Lincoln diabetes fundraisers raise hope for a cure

Many of us either know someone with Type 1 diabetes, or know someone who has a connection to it in some way. 

Right now, there is no cure for Type 1 diabetes, but fundraisers throughout Lincoln are giving many hope that one is on the horizon, especially those dealing with it at such a young age.

Like Kaden Kunze, a fourth grader at Norris Intermediate School.

At nine years old, he should be living a pretty care-free life.  But sometimes, that’s not always the case, since Kaden has Type 1 diabetes.

“It’s hard sometimes cause sometimes I get low, so when I get low I get hungry, and when I’m high I don’t feel the greatest,” Kaden said.

Type 1 diabetes is something Kaden has lived with now for more than half his life – it will be seven years since his diagnosis in October.

His mom, Tamara, says finding out was a shock.

“We’ve never had anyone in our family with type one diabetes, so it was a whole new world for us,” Tamara said.

At the time of his diagnosis, Kaden was only three.

Over time, he’s learned to give himself insulin shots and test his own blood sugar.

“I get a test strip and put it in my meter and then I just poke myself and get a little bit of blood and it tells me what my number is,” Kaden said.

But even with Kaden’s maturity, Tamara says there are days where it’s tough.

“I mean, there’s days he hates it and there’s days he wishes he didn’t have it, and I wish I could take it away, but he is truly amazing, he is brave and he does it with out any complaint,” Tamara said. “He really takes care of himself.”

Those tough days are exactly why the Juvenile Diabetes Research Foundation has been working towards a cure for Type 1 diabetes for nearly 50 years.

Unlike many other careers, those working with the foundation would rather not have a job.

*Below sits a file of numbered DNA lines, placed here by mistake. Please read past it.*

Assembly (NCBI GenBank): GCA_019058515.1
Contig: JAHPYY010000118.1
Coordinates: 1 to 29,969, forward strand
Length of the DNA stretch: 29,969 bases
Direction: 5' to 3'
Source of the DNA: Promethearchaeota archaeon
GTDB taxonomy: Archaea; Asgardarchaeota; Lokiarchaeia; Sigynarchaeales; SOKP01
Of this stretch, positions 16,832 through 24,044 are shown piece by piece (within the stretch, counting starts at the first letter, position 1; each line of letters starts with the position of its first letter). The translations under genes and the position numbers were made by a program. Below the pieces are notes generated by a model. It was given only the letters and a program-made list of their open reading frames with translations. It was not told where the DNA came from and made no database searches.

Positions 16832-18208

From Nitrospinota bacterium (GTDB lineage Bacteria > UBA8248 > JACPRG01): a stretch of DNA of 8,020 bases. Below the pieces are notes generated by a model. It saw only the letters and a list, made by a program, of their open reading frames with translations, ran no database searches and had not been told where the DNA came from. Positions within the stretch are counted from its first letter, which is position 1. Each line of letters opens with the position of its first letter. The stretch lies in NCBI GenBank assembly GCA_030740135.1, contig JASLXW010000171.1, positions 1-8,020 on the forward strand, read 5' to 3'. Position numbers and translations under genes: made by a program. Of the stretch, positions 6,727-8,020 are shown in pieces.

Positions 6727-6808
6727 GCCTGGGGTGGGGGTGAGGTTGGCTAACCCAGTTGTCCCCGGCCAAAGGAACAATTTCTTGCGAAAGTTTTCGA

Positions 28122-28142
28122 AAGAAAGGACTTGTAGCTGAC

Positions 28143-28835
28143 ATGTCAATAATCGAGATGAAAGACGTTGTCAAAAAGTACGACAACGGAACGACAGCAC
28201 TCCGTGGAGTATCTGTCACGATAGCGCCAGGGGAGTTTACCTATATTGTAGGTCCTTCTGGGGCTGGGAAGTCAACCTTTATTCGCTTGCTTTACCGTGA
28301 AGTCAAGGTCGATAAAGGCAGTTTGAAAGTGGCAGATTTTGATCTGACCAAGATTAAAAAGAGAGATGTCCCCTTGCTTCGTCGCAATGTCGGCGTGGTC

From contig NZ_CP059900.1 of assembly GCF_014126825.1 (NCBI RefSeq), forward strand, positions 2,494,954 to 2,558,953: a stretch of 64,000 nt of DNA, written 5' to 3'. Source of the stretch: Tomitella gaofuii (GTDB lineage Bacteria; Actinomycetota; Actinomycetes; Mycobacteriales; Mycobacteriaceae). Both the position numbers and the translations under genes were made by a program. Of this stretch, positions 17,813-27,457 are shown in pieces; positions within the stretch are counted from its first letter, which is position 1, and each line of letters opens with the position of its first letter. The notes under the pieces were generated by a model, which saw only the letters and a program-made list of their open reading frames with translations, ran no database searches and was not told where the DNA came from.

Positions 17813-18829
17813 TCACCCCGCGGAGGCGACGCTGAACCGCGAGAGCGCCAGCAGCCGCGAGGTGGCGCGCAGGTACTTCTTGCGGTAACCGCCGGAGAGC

“I want to work myself out of a job,” said Laura Eberly Reiner, Development Manager for the JDRF Greater Nebraska-Southwest Iowa Chapter.

Laura has worked with JDRF since her own diagnosis with Type 1 diabetes.

She says developments like the insulin pump and Dexcom glucose monitor have brought researchers closer to a cure, and made the lives of those with Type 1 easier.

However, none of those developments or research would happen without fundraising.

“Right now, Hyvee and Lazlo’s and FireWorks are selling sneakers for JDRF, and those are huge partners to us,” Laura said.

When you fill out one of those sneakers, Tamara and Kaden want you to know that your dollar is changing someone’s life.

“A dollar matters, it doesn’t matter if you don’t understand it, but every time someone donates, that one dollar is so much closer to a new future for these kids,” Tamara said.

In the end, a life without diabetes is all they want.

“I would feel happier – I mean I am happy, it’s just I would like not to have it,” Kaden said.

“I think he’s going to do awesome, I think he’s going to have a great future and his hopes are high, he really does want a cure, we all do,” Tamara said.

The sneaker campaign is still happening at local HyVee locations, as well as Lazlo’s and FireWorks.

JDRF also has a walk coming up on September 22, you can learn more about it here.

Categories: Top Stories